It is also demonstrated in Beebee’s critique that Foster has done nothing to halt the explanatory regress created by the existence of regularities in Nature. While he posits that there might be natural laws put in place by a creator, he does nothing to explain how that creator came to exist, even if we were to determine that the method for instantiating laws is trivial (p. 456).

3. New Criticisms
Foster’s account of natural laws has other flaws as well. Firstly, the assumption is made that there are only two means by which we can explain regularities in the world, and that one of these is that they were put in place by a supernatural entity (in Foster’s thinking, the Judeo-Christian God). While there might be some plausibility to a teleological argument for the existence of a deity, Foster is begging the question of the existence of such a deity in order to use that deity to explain the regularities found in Nature. Using God to explain the existence of natural laws, and then turning around to use the existence of those natural laws as evidence for the existence of God seems to be circular.  
Foster’s reasoning seems to mirror scientific inference-to-the-best explanation for other events/particles that are not directly observable, but there is an important distinction here: scientists making inferences regarding the nucleus of an atom began with observations that led to the supposition of that nucleus and then built further predictions around that model that were later observed to be true, whereas Foster is using only the selfsame evidence for both pieces. For example, JJ Thompson’s model of an atom included the concept of positively charged mass throughout the atom, and it was only after Rutherford’s ‘gold foil’ experiments, which established that positively charged alpha particles did not deflect or rebound with the frequency expected for a solidly constructed atom, that serious consideration was given to the idea of a small, dense centre to each atom. Operating under Rutherford’s model allowed those who would eventually develop the current quantum mechanical model a starting point, but each new piece of evidence was used to revise the model and explain observations made after that revision. Continued support of atomic theory and the realisation of predictions made based upon that theory then allows for the initial phenomena to be observed using that model without the threat of circularity. As an alternate example, scientists do not use comparative DNA sequencing as evidence for evolutionary theory and in the same breath use evolutionary theory to explain the similarities and differences in DNA sequences for ostensibly related species; other means of establishing evolutionary theory predate the use of such molecular evidence, and the validation of predictions made from that theory serve to support the theory as a whole.
Doubts about his theism aside, Foster’s account of natural laws is still unsatisfactory. We are left with questions of how God “lays down the law, and how we are to understand the manner in which the laws impose regularity on the world. Upon reflection, it appears that Foster has managed to double the number of unanswered questions presented by the naturalistic account of regularity before we come to questions of how God came to exist. It is difficult to see how one might attempt to address such questions without resorting to special pleading or multiplying the unsupported claims needed to explain this account. If we are to be left with an unexplained explanation for the regularities in the world, it would be more parsimonious to have one rather than three, given that they explain the regularities themselves equally well.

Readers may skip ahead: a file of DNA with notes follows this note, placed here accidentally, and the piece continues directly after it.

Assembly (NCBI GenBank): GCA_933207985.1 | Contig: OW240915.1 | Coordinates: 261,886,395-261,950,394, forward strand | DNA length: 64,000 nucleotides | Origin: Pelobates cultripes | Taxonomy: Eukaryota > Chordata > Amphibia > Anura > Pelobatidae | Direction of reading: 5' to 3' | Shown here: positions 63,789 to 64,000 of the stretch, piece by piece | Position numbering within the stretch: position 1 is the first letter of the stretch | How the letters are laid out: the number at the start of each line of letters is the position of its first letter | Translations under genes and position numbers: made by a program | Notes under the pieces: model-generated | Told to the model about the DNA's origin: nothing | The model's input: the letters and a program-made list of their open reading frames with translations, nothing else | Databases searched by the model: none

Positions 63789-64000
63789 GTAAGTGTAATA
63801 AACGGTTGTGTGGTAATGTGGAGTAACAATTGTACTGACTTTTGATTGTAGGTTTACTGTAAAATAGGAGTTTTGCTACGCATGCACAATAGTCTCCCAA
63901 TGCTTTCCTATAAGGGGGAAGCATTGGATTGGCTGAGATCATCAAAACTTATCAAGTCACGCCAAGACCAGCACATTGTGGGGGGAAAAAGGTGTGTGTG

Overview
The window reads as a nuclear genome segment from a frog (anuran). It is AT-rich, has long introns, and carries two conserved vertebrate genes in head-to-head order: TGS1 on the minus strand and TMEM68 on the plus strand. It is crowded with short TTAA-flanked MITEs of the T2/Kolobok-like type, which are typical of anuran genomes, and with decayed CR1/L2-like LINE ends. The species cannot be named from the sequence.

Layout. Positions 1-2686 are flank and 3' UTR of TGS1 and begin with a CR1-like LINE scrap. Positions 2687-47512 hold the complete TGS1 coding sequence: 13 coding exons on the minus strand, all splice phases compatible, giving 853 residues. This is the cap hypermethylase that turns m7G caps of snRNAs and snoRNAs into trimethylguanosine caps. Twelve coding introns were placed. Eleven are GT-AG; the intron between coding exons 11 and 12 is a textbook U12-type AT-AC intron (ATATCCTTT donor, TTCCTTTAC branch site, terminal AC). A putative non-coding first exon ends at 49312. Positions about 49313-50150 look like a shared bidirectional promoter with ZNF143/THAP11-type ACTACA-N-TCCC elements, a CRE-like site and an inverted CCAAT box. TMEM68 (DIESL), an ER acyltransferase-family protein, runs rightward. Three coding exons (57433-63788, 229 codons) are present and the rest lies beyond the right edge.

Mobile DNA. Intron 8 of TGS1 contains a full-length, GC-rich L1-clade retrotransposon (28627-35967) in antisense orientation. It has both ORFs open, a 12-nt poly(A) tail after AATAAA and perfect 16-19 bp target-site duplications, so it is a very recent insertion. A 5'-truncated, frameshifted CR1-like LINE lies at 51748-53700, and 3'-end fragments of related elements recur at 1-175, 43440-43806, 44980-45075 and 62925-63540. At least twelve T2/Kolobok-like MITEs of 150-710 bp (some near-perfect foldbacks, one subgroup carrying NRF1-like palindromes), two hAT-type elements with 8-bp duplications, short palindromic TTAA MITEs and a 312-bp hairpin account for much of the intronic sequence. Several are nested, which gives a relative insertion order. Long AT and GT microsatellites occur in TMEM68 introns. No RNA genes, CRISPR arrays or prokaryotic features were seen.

Foster’s teleological argument for God, although intended as a halt to the explanatory regress created by the existence of regularities, has the same flaw as any teleological argument: it is wholly based on an argument from incredulity. Foster makes statements such as “The fact that we always get the same outcome in the same conditions, over such a large number of cases, makes it almost impossible to avoid the conclusion that there is something responsible for keeping things regular in the relevant way.”(p. 146) He also says, “It seems to me that there is only one way of making sense of the notion of a law of nature.” (p. 159), and “Well, it would be hard to think of the cause or causes as lying within the natural realm” (p. 159).  While these statements may seem reasonable on first examination, a lack of imagination does not invalidate an argument nor would rationalisations of how laws might create regularities be an empirically satisfying form of explanation. Foster’s claim that regularity-as-coincidence  is implausible does not make it impossible, nor does it lend credence to other equally implausible accounts of those regularities. Foster, in short, bases his transition from natural to supernatural explanations on the implausibility of the natural explanations and his inability to conceive of a natural means for regularity to exist, rather than evidence in favour of a supernatural explanation.